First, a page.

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Technical Papers

What Is The Stack Effect

Sunday, January 15th, 2023 by Aaron Stull

The "stack effect" is a phenomenon that occurs in buildings due to the difference in temperature and pressure between the inside and outside of the structure. This difference causes air to move in and out of the building through various openings, such as windows, doors, and vents. The stack effect is particularly relevant in tall buildings, but it can also occur in single-story homes.

 

What Is The Stack Effect - Image 1

 

The stack effect is created by the fact that warm air rises and cold air sinks. In a building, warm air inside the structure rises and escapes through openings at the top of the building, such as a skylight or attic vent. At the same time, cold air is drawn into the building through openings at the bottom, such as a crawlspace or basement. This creates a constant flow of air in and out of the building, which can have a significant impact on the home's energy efficiency and indoor air quality.

 

 

One of the biggest issues associated with the stack effect is the potential for moisture to be brought into the building through the crawlspace or basement. Moisture can cause a variety of problems, including mold, wood rot, and increased energy bills.

Mold is a common problem associated with moisture in buildings. When moisture is brought into a building through the stack effect, it can lead to the growth of mold on walls, floors, and ceilings. Mold can cause a variety of health problems, including allergies, asthma, and respiratory infections. It can also weaken the structural integrity of the building and cause damage to finishes and furnishings.

 

 

Wood rot is another problem that can occur when moisture is brought into a building through the stack effect. When wood becomes wet, it can begin to rot and weaken. This can lead to structural damage, including sagging floors and ceilings, and can also make the building more susceptible to pests.

 

 

Increased energy bills are another issue that can occur when the stack effect brings moist air into a building. When air is brought into a building through the crawlspace or basement, it is typically cooler and more humid than the air inside the building. This can cause the HVAC system to work harder to maintain a comfortable temperature and humidity level, leading to higher energy bills.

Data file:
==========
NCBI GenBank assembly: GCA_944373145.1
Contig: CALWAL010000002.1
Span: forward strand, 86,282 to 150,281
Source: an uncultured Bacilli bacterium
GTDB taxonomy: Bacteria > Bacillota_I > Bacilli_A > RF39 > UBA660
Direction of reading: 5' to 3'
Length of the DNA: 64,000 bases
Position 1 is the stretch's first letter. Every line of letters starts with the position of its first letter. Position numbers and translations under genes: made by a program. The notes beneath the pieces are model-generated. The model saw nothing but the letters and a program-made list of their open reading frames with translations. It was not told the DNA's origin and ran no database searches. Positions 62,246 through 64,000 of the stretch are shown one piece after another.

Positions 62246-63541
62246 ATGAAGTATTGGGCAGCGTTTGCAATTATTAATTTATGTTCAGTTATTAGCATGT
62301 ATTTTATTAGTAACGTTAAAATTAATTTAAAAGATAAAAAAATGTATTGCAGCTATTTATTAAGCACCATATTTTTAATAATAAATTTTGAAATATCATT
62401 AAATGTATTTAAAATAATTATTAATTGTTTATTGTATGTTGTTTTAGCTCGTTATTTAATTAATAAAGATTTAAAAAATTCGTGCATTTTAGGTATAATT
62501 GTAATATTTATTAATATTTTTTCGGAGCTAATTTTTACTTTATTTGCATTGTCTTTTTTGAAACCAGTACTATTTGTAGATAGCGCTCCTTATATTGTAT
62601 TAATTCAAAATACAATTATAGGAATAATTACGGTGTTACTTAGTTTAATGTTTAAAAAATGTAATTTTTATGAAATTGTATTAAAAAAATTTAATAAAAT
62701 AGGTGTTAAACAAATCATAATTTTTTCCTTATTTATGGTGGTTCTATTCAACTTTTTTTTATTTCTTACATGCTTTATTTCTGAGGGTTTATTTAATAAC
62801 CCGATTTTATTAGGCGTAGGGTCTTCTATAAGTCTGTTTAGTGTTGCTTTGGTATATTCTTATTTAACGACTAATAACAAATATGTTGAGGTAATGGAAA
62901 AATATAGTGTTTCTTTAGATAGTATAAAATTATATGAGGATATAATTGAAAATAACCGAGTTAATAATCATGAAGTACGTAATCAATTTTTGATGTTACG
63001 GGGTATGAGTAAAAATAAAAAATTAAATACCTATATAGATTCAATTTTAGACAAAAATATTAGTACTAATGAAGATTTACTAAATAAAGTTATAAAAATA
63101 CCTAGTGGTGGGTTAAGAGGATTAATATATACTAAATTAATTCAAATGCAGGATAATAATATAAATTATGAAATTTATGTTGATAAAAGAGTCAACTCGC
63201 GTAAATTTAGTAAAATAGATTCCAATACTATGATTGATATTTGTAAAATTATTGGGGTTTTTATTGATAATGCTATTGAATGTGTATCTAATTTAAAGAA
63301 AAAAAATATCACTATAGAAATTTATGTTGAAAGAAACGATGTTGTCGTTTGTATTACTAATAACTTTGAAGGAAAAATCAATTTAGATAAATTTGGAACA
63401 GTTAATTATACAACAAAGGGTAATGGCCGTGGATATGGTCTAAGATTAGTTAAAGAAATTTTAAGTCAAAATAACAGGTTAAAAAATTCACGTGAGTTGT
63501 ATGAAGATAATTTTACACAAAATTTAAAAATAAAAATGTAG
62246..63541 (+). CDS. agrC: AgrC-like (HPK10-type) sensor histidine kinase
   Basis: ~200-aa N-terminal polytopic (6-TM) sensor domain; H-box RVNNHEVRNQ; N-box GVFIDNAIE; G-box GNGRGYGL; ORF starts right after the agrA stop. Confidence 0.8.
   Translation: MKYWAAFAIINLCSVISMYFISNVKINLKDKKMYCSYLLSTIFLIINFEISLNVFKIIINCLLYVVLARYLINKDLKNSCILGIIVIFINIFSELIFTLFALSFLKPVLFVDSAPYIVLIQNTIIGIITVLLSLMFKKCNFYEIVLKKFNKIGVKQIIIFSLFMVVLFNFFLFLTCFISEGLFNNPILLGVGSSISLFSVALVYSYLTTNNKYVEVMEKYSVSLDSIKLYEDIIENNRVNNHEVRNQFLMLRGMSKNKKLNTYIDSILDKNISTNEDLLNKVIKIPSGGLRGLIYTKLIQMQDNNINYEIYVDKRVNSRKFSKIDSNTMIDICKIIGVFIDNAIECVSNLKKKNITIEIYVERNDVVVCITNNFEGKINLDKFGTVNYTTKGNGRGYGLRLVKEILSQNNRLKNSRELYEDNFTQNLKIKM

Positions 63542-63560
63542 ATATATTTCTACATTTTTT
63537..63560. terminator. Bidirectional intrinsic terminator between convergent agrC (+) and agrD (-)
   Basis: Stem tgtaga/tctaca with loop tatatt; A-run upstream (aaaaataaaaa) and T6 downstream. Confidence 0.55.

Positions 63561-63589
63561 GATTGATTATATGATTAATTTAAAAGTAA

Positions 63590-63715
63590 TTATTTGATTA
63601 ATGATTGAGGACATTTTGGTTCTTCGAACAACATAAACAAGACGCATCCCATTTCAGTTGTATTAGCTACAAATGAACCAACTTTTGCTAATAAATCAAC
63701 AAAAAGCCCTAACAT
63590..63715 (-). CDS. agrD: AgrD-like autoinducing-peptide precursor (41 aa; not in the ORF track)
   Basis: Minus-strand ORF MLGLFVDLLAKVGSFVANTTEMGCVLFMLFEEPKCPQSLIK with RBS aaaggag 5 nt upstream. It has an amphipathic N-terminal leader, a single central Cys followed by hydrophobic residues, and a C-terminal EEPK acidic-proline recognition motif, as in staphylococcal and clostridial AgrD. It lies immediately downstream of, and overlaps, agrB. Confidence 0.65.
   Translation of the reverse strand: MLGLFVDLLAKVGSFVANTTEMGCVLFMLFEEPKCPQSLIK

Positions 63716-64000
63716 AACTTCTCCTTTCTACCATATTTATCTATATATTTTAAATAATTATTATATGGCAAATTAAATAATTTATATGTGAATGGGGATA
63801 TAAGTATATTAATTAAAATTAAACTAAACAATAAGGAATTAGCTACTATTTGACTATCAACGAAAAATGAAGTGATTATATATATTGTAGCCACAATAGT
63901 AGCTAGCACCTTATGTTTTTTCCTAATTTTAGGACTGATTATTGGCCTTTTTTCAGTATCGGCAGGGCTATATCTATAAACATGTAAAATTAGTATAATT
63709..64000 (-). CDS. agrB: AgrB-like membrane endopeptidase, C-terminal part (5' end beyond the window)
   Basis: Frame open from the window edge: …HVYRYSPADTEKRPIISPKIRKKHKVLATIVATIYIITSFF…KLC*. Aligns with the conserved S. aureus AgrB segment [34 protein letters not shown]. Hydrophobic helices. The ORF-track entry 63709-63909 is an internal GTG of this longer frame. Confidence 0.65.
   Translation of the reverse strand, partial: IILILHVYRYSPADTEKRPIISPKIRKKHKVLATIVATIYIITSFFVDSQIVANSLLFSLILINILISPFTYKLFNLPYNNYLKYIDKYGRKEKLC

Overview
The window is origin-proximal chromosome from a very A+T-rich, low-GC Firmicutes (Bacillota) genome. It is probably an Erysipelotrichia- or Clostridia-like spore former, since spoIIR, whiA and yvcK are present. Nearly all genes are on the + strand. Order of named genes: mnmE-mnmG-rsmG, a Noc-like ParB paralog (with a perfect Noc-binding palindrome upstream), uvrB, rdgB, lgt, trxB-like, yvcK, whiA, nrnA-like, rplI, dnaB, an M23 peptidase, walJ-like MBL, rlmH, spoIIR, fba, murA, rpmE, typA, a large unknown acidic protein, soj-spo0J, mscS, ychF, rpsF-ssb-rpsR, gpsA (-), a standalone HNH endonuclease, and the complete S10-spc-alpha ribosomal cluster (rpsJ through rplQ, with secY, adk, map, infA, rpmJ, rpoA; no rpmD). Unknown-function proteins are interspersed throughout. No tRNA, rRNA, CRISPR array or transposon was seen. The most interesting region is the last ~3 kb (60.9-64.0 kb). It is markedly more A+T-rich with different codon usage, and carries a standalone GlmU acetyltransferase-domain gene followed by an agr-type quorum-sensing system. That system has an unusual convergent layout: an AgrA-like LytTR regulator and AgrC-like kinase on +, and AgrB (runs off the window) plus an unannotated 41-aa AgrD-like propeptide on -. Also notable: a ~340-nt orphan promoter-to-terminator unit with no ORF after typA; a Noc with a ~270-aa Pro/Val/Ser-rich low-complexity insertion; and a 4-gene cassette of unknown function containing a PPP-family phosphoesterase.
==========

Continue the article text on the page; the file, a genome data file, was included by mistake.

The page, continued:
To combat the stack effect and the associated problems, there are several steps that homeowners can take. One of the most important is to ensure that the crawlspace or basement is sealed to prevent outside air from coming inside.  Additionally, the air in the lower levels of the home or building should be conditioned to have the appropriate amount of humidity. This can be accomplished by installing basement waterproofing and/or encapsulation practices as well as dehumidifiers.

 

 

Another important step is to seal any gaps or openings in the building that may be allowing air to move in and out. This can include sealing around windows, doors, and electrical outlets, as well as sealing gaps in the foundation and around pipes and ducts.

Homeowners should also be sure to monitor the humidity levels in the home. If the humidity level is too high, it can indicate that there is a problem with the stack effect, such as an insufficient amount of ventilation or too many gaps and openings in the building.

 

 

In addition, regular inspection of the basement and crawlspace for any signs of water damage or mold growth can prevent bigger issues down the road.

 

 

In conclusion, the stack effect is a phenomenon that occurs in buildings due to the difference in temperature and pressure between the inside and outside of the structure. This can cause air to move in and out of the building, bringing moisture with it and creating a number of problems such as mold, wood rot, increased energy bills and other damage to the home. To prevent these issues, it is important to ensure the crawlspace or basement is sealed and any gaps or openings in the building are fixed.  Additionally, monitor humidity levels, and regularly inspect the basement or crawlspace for any signs of moisture.

About the author
Aaron Stull is a second generation foundation repair specialist from the greater Pittsburgh, Pennsylvania area.

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